1. Eliminate medical errors. Years ago, a seminal medical publication estimated that 100,000 lives are lost each year as a result of medical errors. That number doesn't take into account the many lives that are not lost but are forever changed as a result of such errors. The human beings that deliver medical care are largely caring and committed to giving just the right care every time, putting aside the occasional Nurse Ratched or her doctor version with whom you've had the pleasure. So don't get me wrong here. Our complex systems are just not always designed in a way that helps our caregivers create consistently excellent results. In Chicago, you're fortunate to have an organization called the Coalition for Quality and Patient Safety of Chicagoland (a program of the Institute of Medicine of Chicago) that is laboring to facilitate a safer and higher quality healthcare system in your community.

2. Strengthen primary care. There aren't enough of us. In societies and communities where primary care is strong, the quality of the care is better, the healthcare costs are lower and patients are more satisfied. Depending on who you ask, you'll get a slightly different answer as to the proportion of medical students that choose to go into primary care. Suffice it to say, it's a very low number and shrinking every year. There are several reasons for this, not the least of which is the huge differential in payment for primary care versus specialty care.

The Patient Centered Medical Home is a primary care initiative that promises to redesign primary care practices so that they can better serve the vital role they must play in our healthcare system. Financial incentives within our redesigned medical system must enable this transformation. It is definitely not business as usual.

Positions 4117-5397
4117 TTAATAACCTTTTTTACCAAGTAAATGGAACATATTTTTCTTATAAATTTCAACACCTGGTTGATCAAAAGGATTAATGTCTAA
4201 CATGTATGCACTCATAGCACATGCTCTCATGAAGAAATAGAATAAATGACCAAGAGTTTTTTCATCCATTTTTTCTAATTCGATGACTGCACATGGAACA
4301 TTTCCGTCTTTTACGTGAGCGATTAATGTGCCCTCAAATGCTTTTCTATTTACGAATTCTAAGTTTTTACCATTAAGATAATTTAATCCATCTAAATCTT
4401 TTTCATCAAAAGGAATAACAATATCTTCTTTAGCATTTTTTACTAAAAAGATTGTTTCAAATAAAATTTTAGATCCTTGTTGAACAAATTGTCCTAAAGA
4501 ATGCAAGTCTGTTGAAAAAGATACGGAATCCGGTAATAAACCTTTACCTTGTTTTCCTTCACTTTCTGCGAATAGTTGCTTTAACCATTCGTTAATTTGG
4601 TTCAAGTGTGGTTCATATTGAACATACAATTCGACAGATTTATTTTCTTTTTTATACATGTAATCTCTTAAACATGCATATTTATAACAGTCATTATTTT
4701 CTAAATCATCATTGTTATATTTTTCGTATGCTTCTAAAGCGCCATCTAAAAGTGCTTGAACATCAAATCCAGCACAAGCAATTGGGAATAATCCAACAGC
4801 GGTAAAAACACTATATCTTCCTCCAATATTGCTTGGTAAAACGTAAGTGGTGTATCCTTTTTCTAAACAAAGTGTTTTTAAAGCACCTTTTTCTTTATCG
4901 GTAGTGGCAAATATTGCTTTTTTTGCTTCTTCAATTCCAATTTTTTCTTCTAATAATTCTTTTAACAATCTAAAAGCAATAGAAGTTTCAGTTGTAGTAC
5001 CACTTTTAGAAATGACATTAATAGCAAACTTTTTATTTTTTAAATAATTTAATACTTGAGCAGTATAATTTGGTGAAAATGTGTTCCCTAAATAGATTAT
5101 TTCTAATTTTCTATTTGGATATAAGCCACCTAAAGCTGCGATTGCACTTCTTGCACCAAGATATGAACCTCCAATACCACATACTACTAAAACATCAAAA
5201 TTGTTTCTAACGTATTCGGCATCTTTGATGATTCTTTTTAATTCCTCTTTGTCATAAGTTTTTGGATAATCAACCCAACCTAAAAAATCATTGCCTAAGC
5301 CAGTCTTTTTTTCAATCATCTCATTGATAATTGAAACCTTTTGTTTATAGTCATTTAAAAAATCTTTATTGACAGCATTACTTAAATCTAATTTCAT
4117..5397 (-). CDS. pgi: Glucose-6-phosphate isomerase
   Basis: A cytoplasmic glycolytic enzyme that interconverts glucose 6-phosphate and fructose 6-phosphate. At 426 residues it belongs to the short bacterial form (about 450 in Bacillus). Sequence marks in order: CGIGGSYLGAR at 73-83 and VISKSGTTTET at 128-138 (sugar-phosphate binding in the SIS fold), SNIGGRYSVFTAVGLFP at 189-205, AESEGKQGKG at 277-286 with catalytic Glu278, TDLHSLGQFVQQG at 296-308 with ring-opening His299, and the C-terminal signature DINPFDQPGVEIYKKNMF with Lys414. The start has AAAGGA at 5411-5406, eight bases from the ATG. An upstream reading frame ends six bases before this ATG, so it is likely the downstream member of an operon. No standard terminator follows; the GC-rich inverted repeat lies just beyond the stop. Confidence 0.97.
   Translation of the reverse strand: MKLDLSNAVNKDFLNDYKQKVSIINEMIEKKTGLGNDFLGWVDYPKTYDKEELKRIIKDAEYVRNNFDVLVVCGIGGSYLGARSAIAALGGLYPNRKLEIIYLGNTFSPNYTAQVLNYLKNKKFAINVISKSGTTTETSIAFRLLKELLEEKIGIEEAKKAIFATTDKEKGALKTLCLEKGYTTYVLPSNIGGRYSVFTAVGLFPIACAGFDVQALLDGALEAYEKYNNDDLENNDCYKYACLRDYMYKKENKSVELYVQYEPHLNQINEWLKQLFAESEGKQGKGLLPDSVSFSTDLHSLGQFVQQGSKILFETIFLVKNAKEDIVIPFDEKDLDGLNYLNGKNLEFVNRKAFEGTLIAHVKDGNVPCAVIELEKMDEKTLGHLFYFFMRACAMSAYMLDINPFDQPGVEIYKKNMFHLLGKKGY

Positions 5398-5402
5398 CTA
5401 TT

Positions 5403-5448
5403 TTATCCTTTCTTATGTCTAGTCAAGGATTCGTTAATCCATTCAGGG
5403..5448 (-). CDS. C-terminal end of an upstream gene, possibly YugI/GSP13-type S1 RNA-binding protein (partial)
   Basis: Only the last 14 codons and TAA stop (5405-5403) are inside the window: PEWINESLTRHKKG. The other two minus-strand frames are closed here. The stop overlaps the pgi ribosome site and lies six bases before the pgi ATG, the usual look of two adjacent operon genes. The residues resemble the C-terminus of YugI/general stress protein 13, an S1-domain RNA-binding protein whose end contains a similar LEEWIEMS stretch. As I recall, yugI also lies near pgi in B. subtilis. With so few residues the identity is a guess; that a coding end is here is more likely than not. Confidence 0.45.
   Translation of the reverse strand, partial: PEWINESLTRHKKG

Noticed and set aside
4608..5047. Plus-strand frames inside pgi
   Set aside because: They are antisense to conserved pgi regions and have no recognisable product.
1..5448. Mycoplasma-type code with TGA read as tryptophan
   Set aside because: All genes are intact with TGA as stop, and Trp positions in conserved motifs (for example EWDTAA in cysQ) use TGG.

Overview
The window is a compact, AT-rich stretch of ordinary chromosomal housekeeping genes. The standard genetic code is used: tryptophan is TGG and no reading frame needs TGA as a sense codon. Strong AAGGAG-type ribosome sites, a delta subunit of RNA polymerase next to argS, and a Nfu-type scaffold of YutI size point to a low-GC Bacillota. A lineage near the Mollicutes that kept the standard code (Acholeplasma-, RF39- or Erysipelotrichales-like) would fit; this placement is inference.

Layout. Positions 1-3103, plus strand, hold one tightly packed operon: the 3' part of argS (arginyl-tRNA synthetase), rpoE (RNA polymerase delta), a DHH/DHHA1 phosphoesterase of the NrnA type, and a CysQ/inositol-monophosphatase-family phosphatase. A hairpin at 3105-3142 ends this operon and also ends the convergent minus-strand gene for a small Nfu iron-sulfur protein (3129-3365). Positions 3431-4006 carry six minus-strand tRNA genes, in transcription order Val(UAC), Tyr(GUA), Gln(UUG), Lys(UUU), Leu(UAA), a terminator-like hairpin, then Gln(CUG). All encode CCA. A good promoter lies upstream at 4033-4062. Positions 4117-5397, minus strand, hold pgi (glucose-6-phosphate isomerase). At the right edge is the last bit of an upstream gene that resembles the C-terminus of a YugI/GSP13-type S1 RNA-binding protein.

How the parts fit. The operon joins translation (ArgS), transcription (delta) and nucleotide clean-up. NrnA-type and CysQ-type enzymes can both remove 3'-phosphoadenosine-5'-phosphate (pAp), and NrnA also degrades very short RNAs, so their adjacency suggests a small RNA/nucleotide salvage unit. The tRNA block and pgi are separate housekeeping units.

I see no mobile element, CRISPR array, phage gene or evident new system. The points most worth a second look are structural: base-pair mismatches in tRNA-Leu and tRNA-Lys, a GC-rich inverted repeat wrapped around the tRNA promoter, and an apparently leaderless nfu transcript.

3. Align the financial incentives for healthcare organizations with the production of excellent quality and safe care. It can be done. The current state is such that doctors and hospitals get paid for delivering more care, not necessarily creating excellent health outcomes. In fact, more care is one outcome of delivering poor care. These incentives are perverse and must dramatically shift. Much has been done in recent years to at least create some transparency so that the public can review some of the results of hospitals and other healthcare organizations. For example, check out Hospital Compare. Even better, a wonderful surgeon from the Harvard system, Atul Gawande, says it better than I possibly can in his New Yorker article, The Cost Conundrum. Talk about an insiders look at the healthcare system--this is a must read.

jackspatafora said:

default userpic local-auth auth-type-mt

Let me put it this way -- if you're as gifted with your diagnoses as you are with your rhetoric, you're making a real contribution. What's sad, of course, is that good docs (like good teachers - my old profession) have become beans to the bean-counters. I guess this is sadly inevitable. And yet, the influence of the good doctors and teachers can still affect eternity ...

Dr. Carrie said:


Thank you. Well said.

Leave a Comment?

Some HTML is permitted: a, strong, em

What your comment will look like:


what will you say?

Most Active Pages Right Now on Facebook